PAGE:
How to break a broody hen?

Discussion in 'Chicken Behaviors and Egglaying' started by Laney, Oct 6, 2009.

  1. Laney

    Laney Chillin' With My Peeps

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    Mar 25, 2009
    Spring Hope, NC
    Hi All,

    I have a broody hen and I've been letting her set in her nestbox on some golf balls. I'd let her brood as long as she wants to set on those golf balls, but I'm concerned about her getting enough to eat and drink. I'm concerned about her health and wondering what I should do?

    She's a Silver Phoenix, about six months old. Her broodmates are all still laying normally. I don't really have anyplace to separate her, short of putting her in a bird cage or dog crate (small). She is a banty, so there would be plenty of room, I just can't bring her inside as my husband is allergic.

    Any ideas? Do I need to crate her and feed/water her there until she stops brooding? It's been about 2 weeks now.

    Laney
     
  2. Beekissed

    Beekissed True BYC Addict

    Move her nest to another location and separate her from her flock mates, but keep her in their sight....and do it in the daytime! This seems to work for a young broody. They hate that! [​IMG]

    For persistent broodies, I dunk them head first in a bucket of water a couple of times and toss them out of the coop. Doesn't hurt them and it seems to change their mind pretty quickly.
     
  3. rufus

    rufus Overrun With Chickens

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    My mother used to dunk the broodies in water to break them. It makes them really mad. Try it.

    Rufus
     
  4. Lucy4

    Lucy4 Chillin' With My Peeps

    Ok, I have to ask for clarification on the head dunking thing, because I'm trying to break a broody too. You literally just dunk them in water? Why does that break them of being broody?

    I didn't have a cage, so I just tossed my girl out of the coop for a couple days. Today, it's pouring, so I left her in there. [​IMG] I'm not very tough on them. But I do want to break her of this!
     
  5. digitS'

    digitS' Chillin' With My Peeps

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    ID/WA border
    I've heard about doing this many times. Some throw them in the creek . . .

    The chill is probably what begins the process of lowering hormones or raising hormones or whatever it is that alters the broody behavior. Just guessing . . .

    I know what you mean about concern for the bird's health. Broody behavior extends beyond the hatch, after all. So, 3 weeks just setting with very little food - then the little ones essentially "drive" momma off the nest and into food searching mode. Broodiness can go on-and-on if'n they aren't setting on fertile eggs in the 1st place.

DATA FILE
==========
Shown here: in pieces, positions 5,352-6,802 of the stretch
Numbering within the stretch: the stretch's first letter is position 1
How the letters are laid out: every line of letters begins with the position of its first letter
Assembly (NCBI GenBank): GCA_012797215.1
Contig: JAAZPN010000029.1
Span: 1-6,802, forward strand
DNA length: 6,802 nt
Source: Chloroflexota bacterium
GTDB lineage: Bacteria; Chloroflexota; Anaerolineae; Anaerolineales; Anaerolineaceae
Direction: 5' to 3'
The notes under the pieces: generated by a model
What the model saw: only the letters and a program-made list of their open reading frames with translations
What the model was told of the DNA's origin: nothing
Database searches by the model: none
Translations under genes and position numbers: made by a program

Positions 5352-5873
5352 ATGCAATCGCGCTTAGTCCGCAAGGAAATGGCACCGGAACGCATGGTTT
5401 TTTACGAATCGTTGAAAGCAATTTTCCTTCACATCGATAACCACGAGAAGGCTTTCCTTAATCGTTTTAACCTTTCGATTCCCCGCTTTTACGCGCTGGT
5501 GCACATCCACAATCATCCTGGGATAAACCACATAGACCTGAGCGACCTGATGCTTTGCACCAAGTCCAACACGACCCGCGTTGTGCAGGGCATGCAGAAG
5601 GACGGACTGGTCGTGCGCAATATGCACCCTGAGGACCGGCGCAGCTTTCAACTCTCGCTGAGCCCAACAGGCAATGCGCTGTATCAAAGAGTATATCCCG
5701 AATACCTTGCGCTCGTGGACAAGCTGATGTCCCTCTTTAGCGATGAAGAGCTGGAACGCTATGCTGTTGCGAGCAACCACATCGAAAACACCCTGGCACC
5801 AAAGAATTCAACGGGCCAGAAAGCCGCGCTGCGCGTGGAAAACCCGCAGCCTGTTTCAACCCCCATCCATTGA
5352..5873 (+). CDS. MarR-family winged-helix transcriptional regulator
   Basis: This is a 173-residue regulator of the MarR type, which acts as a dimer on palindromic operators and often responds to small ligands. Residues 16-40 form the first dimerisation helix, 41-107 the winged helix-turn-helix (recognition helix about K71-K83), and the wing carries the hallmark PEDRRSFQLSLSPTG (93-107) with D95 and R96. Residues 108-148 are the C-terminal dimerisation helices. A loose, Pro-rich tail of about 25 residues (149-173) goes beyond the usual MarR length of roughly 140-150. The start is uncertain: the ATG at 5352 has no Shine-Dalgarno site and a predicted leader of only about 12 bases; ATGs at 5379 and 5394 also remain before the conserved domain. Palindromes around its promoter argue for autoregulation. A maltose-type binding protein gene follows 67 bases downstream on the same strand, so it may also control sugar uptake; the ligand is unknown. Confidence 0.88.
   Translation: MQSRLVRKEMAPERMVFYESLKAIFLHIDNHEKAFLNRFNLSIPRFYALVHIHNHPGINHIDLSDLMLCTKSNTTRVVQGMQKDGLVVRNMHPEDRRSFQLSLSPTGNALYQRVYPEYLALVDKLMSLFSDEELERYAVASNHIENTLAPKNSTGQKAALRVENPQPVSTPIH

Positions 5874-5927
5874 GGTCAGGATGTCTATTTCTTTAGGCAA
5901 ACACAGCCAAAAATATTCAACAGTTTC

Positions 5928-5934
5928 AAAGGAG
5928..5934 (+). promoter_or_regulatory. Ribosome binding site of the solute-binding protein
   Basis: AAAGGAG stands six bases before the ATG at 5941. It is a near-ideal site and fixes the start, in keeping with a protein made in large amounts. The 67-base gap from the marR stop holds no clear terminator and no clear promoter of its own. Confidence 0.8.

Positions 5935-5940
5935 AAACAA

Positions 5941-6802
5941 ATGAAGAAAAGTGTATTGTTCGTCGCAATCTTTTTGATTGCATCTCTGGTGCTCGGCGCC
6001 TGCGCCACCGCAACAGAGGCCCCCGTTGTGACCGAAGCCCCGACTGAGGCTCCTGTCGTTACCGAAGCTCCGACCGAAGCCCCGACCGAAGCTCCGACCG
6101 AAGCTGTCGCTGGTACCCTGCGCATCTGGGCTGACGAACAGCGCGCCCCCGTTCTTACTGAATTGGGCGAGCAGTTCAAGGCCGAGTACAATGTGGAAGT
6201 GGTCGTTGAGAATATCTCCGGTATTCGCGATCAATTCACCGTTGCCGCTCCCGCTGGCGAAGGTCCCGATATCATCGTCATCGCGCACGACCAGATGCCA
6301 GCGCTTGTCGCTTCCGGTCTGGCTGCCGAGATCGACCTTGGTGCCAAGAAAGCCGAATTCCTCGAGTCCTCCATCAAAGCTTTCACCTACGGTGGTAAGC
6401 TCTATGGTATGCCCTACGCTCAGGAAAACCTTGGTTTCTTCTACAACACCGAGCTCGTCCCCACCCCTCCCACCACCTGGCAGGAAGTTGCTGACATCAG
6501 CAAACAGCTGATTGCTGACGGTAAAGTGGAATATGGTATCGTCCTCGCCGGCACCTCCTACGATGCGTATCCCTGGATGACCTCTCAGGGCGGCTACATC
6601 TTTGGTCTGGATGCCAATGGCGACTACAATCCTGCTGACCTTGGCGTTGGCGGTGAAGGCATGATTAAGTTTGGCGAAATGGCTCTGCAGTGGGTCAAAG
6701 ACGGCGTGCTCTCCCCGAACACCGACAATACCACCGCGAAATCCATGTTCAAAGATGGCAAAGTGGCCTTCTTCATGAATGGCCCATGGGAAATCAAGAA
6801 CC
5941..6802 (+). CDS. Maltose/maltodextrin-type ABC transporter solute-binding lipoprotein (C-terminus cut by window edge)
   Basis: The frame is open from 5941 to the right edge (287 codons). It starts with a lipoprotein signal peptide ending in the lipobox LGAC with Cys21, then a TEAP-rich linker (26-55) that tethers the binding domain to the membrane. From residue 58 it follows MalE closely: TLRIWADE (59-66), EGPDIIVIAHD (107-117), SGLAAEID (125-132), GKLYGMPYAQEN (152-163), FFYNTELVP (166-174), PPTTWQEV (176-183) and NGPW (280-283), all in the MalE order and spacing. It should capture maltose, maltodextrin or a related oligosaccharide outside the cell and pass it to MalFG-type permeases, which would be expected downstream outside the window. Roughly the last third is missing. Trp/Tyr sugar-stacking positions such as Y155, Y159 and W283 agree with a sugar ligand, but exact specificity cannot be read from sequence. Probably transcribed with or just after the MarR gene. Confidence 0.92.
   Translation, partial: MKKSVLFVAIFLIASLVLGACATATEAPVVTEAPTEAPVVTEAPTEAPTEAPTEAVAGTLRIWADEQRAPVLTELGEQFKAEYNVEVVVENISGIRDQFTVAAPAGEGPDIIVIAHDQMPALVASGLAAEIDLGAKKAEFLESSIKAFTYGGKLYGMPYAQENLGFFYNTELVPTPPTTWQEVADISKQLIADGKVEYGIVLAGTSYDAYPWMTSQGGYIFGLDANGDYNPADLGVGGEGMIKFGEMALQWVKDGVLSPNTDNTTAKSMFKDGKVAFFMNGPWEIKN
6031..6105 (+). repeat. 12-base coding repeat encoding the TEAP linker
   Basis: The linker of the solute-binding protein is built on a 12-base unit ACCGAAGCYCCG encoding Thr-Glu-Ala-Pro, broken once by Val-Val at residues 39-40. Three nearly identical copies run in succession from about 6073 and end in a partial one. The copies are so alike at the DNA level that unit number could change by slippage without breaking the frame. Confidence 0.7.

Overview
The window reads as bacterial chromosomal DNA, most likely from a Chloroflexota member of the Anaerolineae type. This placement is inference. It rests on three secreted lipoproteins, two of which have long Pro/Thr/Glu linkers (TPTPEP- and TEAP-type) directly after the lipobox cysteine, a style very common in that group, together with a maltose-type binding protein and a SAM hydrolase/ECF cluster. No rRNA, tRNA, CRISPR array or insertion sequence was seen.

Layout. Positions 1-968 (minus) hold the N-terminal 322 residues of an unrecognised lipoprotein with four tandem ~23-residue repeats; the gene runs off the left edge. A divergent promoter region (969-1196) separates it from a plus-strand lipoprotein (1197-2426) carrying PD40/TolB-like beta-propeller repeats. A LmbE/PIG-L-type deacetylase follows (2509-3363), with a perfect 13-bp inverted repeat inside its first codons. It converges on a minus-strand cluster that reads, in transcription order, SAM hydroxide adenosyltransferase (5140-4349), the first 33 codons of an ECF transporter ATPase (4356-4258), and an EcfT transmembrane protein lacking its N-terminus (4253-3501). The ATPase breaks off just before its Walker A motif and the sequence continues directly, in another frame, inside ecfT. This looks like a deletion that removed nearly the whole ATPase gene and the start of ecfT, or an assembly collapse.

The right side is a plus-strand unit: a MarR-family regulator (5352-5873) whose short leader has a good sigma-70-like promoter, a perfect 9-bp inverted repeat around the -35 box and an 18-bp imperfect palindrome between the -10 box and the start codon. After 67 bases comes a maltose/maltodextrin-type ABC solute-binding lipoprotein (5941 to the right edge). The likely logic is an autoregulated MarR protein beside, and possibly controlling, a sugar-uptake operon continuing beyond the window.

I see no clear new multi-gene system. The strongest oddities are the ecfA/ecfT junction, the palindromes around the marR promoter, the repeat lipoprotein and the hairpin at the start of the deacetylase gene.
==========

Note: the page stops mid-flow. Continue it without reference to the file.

I've had success just taking them off the nest and keeping them away from it. This didn't work with my last broody. Finally, I just put her in a plastic milk crate up off the ground. She was set up on the roost with the other birds for the night.

    I was amazed to find that it only took 36 hours of this. I realized that even if she went into the nestbox, she wasn't going to stay there for long. Show up with a snack and she bounced right off. Open the gate for free-ranging and she shot right out with the others. Other than a cranky attitude for a couple days, spending 36 hours either on the roost or in a milk crate "jail" set Ms. Broody on the path to reform.

    Steve
     
  6. joedie

    joedie Chillin' With My Peeps

    Mar 17, 2009
    SW Indiana
    I put mine in a small dog crate inside the coop with food/water for 3-4 days. I took the bottom pan out so she was sitting on the wire floor. It worked great. When I took her out, she resumed laying and no further broody behavior.
     
  7. Ridgerunner

    Ridgerunner True BYC Addict

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    Northwest Arkansas
  8. Beekissed

    Beekissed True BYC Addict

    The theory is that the cold water lowers body temps and helps break the hormonal cycle. I don't exactly agree with this, as my bird really is only exposed to the water for miliseconds with each dunk and the water is not all that cold.

    I think it just confuses and startles them out of the sitting mindset. When you toss them out of the coop, they shake their feathers, look around like they are coming out of a dream, and proceed to join the others in their foraging. I've never seen one return immediately to the nest.
     
  9. Laney

    Laney Chillin' With My Peeps

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    Mar 25, 2009
    Spring Hope, NC
    Thanks for all the advice!!!! I've also read elsewhere to slip an icecube under her breast. So there must be something to the temperature idea.

    I'll give the water thing a try, as well as removing her from her nestbox. I just don't want to see the poor girl go into winter minus the fat and muscle she'll need to keep her warm. Secondary to that I'll try the cage method mentioned in the other thread!

    Laney
     
  10. Rare Feathers Farm

    Rare Feathers Farm Overrun With Chickens

    Get a wire cage & put her in there for a few days. Without any nesting material.
     

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